Old Tom, the rag'n'bone man I used to serve crates of pale ale to at lunchtime in the Brickies, can still be seen scratching a living, selling bric-a-brac on a tiny remaining patch of shite in the shadow of the monorail and members' bar penthouse infinity pool. Tom was barred from the Brickies shortly after the new owners put some peanuts and olives on the bar to try and make it posher. He shat himself, put his hand down his trousers and then into the bowl, which got him barred for life. The funny bit is, he followed the trendies further east and was next seen on Broadway Market propping up the bar of the Cat & Mutton.
I'm trying not to make this a lament, but more an acceptance of the inevitable trajectory towards London's post-industrial future. Maybe Shoreditch has come into its own, become what it always hinted at – threatened. The mythical downtown landscape that was always its fate: trains now glide above the streets on the once disused and leaking bridges, steam rises to the newly skyscrapered skies, HoxDitch has become SoHo or TriBeCa.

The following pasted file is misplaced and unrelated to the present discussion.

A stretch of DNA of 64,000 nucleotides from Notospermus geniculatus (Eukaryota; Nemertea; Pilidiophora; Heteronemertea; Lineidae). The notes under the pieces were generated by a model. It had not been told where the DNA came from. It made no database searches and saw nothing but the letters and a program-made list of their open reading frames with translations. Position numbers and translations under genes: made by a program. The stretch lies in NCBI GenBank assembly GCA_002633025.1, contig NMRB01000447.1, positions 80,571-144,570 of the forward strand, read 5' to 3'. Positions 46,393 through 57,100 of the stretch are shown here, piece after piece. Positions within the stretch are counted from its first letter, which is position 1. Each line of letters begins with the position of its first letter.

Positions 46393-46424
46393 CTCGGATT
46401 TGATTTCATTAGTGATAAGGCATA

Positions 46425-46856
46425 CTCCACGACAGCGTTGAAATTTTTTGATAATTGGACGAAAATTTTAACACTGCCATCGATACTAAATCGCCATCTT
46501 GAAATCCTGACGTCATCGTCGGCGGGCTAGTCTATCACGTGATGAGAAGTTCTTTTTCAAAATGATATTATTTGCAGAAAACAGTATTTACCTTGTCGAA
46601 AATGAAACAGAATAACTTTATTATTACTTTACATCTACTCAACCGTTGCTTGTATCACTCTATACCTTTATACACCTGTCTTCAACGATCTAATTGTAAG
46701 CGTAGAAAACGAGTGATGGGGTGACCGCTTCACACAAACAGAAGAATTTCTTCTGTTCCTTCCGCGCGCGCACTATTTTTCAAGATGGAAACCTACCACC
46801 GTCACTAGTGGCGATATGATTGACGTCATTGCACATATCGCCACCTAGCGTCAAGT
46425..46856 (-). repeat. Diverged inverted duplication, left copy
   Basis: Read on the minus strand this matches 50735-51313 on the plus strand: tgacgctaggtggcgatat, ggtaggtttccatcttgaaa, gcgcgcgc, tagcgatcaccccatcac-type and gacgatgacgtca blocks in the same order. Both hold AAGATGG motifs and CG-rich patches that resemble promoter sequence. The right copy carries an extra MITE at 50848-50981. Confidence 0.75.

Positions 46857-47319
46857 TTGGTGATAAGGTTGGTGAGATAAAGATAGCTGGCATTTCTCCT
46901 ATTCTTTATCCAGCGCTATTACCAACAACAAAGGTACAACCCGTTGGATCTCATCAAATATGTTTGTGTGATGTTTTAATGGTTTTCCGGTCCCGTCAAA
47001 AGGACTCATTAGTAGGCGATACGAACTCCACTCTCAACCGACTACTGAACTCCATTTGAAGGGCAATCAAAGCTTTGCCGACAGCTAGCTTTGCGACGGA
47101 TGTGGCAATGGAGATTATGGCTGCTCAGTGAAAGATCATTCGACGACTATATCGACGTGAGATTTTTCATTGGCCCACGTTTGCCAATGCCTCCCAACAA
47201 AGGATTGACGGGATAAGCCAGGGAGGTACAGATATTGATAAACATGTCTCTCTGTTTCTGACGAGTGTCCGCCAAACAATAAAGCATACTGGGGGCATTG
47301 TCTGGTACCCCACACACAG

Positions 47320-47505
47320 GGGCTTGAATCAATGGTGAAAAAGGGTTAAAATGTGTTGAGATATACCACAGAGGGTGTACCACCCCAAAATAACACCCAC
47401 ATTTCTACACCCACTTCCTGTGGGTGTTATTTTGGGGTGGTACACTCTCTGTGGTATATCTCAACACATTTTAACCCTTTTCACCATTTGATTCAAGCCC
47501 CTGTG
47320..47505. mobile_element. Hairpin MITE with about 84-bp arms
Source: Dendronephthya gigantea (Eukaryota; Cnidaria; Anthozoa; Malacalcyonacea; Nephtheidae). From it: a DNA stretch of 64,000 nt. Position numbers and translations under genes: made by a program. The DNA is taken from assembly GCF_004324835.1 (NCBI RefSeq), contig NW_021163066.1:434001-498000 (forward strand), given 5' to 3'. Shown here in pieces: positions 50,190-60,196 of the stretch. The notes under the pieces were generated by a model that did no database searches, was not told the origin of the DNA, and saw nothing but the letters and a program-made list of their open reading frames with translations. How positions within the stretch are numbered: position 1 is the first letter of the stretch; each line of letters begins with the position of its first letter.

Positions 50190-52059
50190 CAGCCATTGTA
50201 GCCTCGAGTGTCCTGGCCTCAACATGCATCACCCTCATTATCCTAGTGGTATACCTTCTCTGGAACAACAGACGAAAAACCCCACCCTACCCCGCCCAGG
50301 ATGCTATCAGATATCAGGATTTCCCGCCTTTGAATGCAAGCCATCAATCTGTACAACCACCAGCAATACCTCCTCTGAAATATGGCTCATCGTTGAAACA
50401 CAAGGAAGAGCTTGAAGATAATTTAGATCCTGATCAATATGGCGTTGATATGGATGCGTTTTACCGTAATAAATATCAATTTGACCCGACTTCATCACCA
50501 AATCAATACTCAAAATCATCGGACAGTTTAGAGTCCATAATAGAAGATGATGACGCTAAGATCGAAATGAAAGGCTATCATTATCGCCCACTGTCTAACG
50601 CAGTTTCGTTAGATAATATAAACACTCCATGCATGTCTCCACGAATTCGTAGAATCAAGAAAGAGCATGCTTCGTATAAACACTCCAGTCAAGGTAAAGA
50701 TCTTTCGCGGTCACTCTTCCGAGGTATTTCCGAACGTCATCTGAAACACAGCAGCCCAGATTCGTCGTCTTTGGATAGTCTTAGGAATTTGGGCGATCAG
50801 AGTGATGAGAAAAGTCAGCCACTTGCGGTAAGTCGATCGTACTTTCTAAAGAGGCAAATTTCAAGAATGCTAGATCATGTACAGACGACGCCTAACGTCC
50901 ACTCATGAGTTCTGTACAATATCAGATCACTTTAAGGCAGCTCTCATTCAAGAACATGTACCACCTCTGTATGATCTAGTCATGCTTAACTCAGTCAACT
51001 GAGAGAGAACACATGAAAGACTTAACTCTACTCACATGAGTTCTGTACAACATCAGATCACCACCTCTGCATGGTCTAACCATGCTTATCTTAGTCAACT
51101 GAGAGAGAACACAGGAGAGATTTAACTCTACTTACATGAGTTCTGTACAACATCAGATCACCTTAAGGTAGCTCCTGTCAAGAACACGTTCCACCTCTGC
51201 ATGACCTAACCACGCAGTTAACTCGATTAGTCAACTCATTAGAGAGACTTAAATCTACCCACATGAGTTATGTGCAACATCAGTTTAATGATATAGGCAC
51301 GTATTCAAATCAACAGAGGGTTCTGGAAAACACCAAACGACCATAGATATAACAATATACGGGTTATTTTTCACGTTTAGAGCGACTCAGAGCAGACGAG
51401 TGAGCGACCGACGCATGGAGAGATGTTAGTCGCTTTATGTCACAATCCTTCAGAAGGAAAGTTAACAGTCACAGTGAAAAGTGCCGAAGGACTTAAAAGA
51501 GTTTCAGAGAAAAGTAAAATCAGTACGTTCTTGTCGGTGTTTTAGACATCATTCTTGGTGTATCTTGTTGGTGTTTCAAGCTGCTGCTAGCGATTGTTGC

Punters at Streetfest Shoreditch in 2012 (Photo by Joshua Haddow)
But I can't pretend it doesn't pain me to walk by places like Boxpark. Those stacked up shipping containers strike me as the ultimate cautionary tale of the cul-de-sac that culture based on coolness and consumption – which Shoreditch spearheaded – has ended up in. One big slight of hand, all these lifestyle corporations pretending, cuckoo-like, to be somehow counter-cultural: "Our other branch is at Westfield," the staff, who look like bearded trolley dollies, invariably tell you. The whole place looks like it could be next year's X-Factor set, with inescapable corporate RnB-pop piped too loudly everywhere as you jostle past the CGI'd teenagers with the directional hair.